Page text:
The 1/8 scale subscription models are among the most expensive and time consuming kits available in Japan. It takes serious commitment to complete them, and because of their complexity only a couple get produced per year. Only the most revered cars are immortalized in this fashion, making the collection of subscription models something of an automotive hall of fame. While we’ve seen Skyline GT-Rs and Toyota 2000GTs receive the 1/8 treatment, the latest offering is far more humble — a 1958 Subaru 360.
The Subaru 360 was unveiled to the public in March 1958 at the now defunct Shirokiya department store in Nihonbashi Tokyo. It wasn’t just any store, but one that traced its origins to a time when Tokyo was still called Edo. The final branch, located in Hawaii, closed in 2020 as a result of the pandemic after having been in business for over 350 years.
The location of its debut is significant because it was a time in which mass-produced consumer goods were rapidly proliferating in Japan, and such department stores sold everything the average Japanese household could want. Most didn’t yet own cars, but the Japanese government’s new kei jidosha program sought to change that. Built to specific dimensions and with an engine size no larger than 360cc, these people’s cars were formulated to be affordable to the average citizen.
The Subaru 360 was by far the most popular and successful of all of them. It was so popular that production lasted until 1970. That’s 12 years, and Subaru built approximately 392,000 of them. Without it, Japan would not have evolved into the automotive wonderland that we know and love. So while the tentoumushi (Japanese for “ladybug”), as it is nicknamed, isn’t a high-dollar sports car, it most certainly deserves to be included among Japan’s seminal cars in 1/8 scale.
However, whereas the 1/8 Hakosuka GT-R measures 21 inches long, the diminutive Subaru 360 is only 14.7 inches, or about the size of a laptop screen. That doesn’t take away from its high level of detail, though.
Since this is an early model, it features the protruding headlight bezels affectionately known as demekin (Japanese for “telescope-eye goldfish“) lights. All of the lights can be turned on via a remote control, and in the case of the turn signals they will blink while emitting a relay clicking sound.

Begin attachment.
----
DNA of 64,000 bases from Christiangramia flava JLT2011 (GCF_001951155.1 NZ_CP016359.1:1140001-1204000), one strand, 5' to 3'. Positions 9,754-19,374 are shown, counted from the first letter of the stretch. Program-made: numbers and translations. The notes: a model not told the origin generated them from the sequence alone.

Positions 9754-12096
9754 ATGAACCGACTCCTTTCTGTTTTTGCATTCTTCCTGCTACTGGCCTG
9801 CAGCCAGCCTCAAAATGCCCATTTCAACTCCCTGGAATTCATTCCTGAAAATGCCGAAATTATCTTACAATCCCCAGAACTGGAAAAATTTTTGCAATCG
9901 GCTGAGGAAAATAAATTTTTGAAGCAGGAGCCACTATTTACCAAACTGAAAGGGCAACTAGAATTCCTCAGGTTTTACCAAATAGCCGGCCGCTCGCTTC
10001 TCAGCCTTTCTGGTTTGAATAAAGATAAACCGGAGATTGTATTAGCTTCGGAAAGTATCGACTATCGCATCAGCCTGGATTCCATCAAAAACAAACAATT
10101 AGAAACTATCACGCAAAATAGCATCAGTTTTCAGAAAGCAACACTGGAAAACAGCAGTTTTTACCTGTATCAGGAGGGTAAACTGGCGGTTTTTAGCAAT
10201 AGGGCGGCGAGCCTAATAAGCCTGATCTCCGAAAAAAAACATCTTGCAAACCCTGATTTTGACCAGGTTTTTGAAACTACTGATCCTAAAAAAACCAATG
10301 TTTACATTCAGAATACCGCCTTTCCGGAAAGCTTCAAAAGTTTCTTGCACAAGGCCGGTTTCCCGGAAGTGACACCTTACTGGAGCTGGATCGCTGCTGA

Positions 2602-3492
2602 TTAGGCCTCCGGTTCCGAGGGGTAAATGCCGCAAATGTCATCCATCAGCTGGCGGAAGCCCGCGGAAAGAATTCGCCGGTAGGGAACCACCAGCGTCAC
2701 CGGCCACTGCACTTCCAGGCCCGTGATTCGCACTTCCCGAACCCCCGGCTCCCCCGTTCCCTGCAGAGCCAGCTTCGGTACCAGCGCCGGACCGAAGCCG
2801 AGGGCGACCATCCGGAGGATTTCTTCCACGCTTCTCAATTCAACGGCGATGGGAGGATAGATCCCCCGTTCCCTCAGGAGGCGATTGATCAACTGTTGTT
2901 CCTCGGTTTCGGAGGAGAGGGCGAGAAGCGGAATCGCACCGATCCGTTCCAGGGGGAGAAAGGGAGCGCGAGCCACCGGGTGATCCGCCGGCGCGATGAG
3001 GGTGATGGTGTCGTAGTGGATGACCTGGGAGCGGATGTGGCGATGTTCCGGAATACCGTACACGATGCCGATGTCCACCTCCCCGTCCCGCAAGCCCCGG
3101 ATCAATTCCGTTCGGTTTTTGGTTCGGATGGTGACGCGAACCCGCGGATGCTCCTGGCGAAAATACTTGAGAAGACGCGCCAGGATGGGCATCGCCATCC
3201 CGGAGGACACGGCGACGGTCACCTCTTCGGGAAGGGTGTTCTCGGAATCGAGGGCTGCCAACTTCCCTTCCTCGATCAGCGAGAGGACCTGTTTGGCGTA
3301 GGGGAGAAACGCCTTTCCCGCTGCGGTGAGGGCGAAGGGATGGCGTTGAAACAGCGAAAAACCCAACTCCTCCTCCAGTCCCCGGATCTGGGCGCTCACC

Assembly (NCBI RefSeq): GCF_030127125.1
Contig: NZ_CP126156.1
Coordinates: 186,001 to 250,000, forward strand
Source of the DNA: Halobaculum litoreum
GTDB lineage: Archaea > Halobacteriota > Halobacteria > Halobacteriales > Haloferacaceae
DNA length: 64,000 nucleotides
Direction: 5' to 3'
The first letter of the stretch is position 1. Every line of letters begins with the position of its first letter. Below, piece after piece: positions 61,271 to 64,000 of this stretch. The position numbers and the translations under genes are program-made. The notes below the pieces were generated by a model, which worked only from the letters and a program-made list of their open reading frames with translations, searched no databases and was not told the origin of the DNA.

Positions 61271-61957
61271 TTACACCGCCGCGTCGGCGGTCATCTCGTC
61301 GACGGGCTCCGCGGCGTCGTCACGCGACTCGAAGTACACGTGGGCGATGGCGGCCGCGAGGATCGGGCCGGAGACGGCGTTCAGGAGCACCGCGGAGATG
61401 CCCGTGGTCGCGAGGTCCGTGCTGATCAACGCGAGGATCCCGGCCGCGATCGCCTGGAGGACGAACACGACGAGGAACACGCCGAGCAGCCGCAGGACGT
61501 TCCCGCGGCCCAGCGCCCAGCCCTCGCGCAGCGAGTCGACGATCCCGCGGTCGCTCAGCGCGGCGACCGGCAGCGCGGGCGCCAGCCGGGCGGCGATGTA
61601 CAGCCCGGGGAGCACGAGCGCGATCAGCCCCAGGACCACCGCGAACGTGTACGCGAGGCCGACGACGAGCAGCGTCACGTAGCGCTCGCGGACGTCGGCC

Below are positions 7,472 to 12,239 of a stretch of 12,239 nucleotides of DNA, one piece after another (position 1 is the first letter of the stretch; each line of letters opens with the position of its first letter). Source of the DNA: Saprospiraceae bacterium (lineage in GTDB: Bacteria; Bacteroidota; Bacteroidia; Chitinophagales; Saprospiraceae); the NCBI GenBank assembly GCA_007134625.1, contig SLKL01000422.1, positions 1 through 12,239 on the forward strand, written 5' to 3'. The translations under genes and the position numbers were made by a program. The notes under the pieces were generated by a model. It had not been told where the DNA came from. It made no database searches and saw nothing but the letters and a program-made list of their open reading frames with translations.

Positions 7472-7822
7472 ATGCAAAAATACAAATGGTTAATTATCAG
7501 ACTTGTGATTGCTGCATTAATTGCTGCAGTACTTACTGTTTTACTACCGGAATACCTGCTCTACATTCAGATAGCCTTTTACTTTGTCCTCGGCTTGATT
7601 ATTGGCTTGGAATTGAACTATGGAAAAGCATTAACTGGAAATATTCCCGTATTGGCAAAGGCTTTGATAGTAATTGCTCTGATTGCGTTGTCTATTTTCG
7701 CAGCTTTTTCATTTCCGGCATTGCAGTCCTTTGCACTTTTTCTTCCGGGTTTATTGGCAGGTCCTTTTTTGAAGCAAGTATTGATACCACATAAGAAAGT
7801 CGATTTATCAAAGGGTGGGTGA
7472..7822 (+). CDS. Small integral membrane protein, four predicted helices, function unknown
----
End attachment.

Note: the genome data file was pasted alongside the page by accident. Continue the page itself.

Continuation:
The lighting continues at the rear, with turn signal and brake light units, as well as a center license plate light. The rear hatch has horizontal louvers unique to the 1958 model.
Beneath it is a comprehensive replica of the EK31 engine. The air-cooled, two-stroke, 2-cylinder engine generates just 16 horsepower and 22 lb-ft of torque. All the colors and stickers are faithful to the real car’s.
Open up the front to reveal a spare wheel and scissor jack. The blue serial number plate is accurate as well. Even the unique hinge mechanism has been recreated.
Inside a realistic replica of the spartan interior. A slender 3-spoke steering wheel frames a single, centrally mounted speedometer on the dashboard. Naturally, it’s linked to the front wheels, which can turn when the steering wheel is operated.
The Subaru 360 seats four, and the front lawn chair-esque seats fold forward to allow access to the rear. Further details come in the form of a working dome light in the cabin. The windows mimic the sliding glass of the real car, and the wind plate angle can be adjusted as well.
The weekly subscription sends a few parts at a time. It’ll take the full 90 installments to complete the car, by which point you’ll have spent ¥196,010 (which works out to $1,475 at today’s exchange rates). Along the way, there will be opportunities to pay a little extra for accessories like an 1/43 scale model of the same car finished in blue.
For an extra ¥4,998 ($38 USD) they’ll throw in snazzy acrylic display case. The buttons in the stand are designed to resemble the gauges and switchgear of the real Subaru 360. The display plays sounds from the actual car, such as the horn, starter, and engine. Each installment also comes with a pamphlet about the 360. Put all 90 together and you get a book about the car. A DVD about its history also included.
The Subaru 360 is made by Hachette, which also made a Toyota Celica Liftback, Toyota 2000GT, Nissan Skyline GT-R, and Seibu Keisatsu DR30 Skyline. Other Japanese icons that have been transformed into 1/8 scale include DeAgostini’s Toyota AE86 and Honda MP4/4, as well as Eaglemoss’ S30 Fairlady Z and R35 GT-R. The little Subaru 360 can stand with the best of those giants. For a more complete understanding of this phenomenon, see our history on subscription model kits in Japan. If you’d like to subscribe yourself, you can do so at Hachette’s website (Japan only).